In order to introduce changes into a society in which most people are busy scurrying around like mice, you have to wake them up. Global crises, catastrophes and personal tragedies are good at waking people up. Such things say to a person: “Hey, wake up! You’ve been a robot for the last 20-30 years—everything you do is predictable.” Around 80 percent of people live without taking the time to reflect, and it’s almost senseless to try to extend their lives. They don’t have that dominanta. They have no need for such a long life.


Russia 2045: Agreed. It only makes sense to extend the lives of those who understand why they need such a long life and what they will do with it. But this longer life can also give a person the opportunity to understand more, to realize more, to travel one’s path more completely. Some people believe that people become wiser as they age. But they lack energy. Is it not a marvelous thing to give people more time?


D.S.: It has become a matter of technological advancement. The appearance of computing technology changed the world. From 1990-2000, the speed at which information traveled grew a million times over. In the last ten years, it’s probably grown even more. Human beings have changed—our brains have expanded their limitations. It’s clear that the creation of neurointerfaces will accelerate that process another million times over. The world is on the verge of monumental changes, that’s completely obvious.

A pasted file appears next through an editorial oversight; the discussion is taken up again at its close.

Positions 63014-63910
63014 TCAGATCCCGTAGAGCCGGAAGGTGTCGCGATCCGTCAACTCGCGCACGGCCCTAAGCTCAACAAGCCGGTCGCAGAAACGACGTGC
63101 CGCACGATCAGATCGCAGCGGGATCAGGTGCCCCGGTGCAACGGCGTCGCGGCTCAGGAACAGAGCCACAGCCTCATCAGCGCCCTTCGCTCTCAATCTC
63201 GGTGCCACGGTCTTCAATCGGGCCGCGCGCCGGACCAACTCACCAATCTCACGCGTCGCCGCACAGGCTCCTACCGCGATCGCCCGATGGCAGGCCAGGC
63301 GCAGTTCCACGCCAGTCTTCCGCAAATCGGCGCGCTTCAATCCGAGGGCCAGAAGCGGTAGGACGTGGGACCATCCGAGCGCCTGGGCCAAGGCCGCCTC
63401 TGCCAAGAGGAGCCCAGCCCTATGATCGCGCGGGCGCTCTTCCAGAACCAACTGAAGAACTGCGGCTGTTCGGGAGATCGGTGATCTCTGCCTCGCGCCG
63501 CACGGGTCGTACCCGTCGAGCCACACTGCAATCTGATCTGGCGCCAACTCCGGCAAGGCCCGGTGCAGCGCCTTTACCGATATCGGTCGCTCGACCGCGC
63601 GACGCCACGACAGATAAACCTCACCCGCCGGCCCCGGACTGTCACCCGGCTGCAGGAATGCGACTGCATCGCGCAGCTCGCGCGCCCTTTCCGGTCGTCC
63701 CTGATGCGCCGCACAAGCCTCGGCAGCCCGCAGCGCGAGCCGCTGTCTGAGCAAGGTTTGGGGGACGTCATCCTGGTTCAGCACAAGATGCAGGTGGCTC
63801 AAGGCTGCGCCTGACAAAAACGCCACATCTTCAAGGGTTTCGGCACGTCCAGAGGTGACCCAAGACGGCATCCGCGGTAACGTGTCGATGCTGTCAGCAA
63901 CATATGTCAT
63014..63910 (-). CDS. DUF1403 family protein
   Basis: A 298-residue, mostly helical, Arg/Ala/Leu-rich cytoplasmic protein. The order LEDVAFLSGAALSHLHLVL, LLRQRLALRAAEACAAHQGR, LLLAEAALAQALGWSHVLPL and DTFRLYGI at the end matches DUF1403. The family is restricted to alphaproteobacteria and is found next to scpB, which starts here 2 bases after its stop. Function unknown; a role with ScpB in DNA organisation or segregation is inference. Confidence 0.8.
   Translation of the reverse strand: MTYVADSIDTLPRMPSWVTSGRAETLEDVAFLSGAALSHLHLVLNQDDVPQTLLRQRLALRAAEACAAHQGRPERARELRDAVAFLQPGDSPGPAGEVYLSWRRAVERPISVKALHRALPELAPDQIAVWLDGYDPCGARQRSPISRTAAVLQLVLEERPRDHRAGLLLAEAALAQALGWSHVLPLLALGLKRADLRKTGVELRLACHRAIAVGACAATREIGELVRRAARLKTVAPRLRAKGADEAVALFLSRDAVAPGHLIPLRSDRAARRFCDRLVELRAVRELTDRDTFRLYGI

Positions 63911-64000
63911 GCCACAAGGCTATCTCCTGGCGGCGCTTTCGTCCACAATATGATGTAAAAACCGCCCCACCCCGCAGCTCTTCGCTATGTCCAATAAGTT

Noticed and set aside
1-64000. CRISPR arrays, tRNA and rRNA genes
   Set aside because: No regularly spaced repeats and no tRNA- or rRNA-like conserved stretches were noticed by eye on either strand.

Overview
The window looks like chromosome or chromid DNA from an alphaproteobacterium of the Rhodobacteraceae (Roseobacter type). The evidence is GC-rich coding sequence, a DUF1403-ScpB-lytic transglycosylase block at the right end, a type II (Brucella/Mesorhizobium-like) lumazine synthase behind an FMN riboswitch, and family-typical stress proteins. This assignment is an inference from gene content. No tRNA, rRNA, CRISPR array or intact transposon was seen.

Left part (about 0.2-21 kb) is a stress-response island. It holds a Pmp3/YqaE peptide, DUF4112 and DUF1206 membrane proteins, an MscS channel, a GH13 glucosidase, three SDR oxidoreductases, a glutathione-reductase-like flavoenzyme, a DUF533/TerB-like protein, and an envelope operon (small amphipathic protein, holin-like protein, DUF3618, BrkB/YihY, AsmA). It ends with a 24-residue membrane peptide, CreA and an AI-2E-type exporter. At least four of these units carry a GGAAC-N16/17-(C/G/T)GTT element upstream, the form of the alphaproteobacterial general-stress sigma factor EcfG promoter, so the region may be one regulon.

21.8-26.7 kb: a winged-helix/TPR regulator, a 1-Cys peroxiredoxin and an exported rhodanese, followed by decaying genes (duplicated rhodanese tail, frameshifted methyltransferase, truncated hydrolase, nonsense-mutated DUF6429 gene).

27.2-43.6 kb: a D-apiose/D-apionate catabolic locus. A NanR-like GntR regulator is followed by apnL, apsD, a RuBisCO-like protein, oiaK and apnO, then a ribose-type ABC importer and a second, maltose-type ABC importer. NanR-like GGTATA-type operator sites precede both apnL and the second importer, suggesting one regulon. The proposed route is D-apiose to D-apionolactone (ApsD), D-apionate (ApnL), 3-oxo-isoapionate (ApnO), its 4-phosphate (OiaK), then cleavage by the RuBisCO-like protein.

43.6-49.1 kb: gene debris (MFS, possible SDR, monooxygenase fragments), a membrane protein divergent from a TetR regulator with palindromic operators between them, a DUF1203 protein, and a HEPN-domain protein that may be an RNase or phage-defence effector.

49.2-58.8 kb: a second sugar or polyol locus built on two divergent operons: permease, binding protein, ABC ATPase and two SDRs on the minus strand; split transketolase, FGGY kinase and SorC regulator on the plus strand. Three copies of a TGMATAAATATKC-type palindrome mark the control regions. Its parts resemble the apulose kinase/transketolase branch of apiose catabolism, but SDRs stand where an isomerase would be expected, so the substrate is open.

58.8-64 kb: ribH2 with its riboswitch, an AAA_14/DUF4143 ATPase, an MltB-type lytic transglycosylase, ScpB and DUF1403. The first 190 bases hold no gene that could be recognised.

Russia 2045: Some predict that an artificial body—one that is biological or partly biological—will be fully built by 2045. Do you think that is a possibility?


D.S.: I think it is, yes.


Russia 2045: Our body is perfectly adapted to the natural environment. But we live in a technological world, walk on asphalt, wear clothes. Perhaps it would make sense to make some modifications to the human body?


D.S.: The human body is already gradually becoming artificial—new fabrics are appearing that are replacing existing ones; new forms of communication are appearing that are in one way or another expanding our bodies’ boundaries. Human beings are without question technologizing. Step by step, we are moving toward the creation of a cybernetic organism. The only thing is that this movement will not take place in a single step but in stages. Technologically, mankind’s capabilities are expanding, becoming more modern, allowing us to improve the connection between modern technological devices and human beings.

There is movement in this direction without a doubt.


Russia 2045: Do you think that all the mobile phones, computers, electronic organizers and so on that make up our lives today will sooner or later be integrated into our bodies?


D.S.: Of course they will be. Certain children with inner ear problems are already being given implants, these electrical devices are installed, that allow them to hear. So installing a telephone in one’s head is not too far off. But in the end, only God knows what changes will come about in human beings. The process of evolution cannot be stopped.


Russia 2045: What else could be integrated into the human body in the future?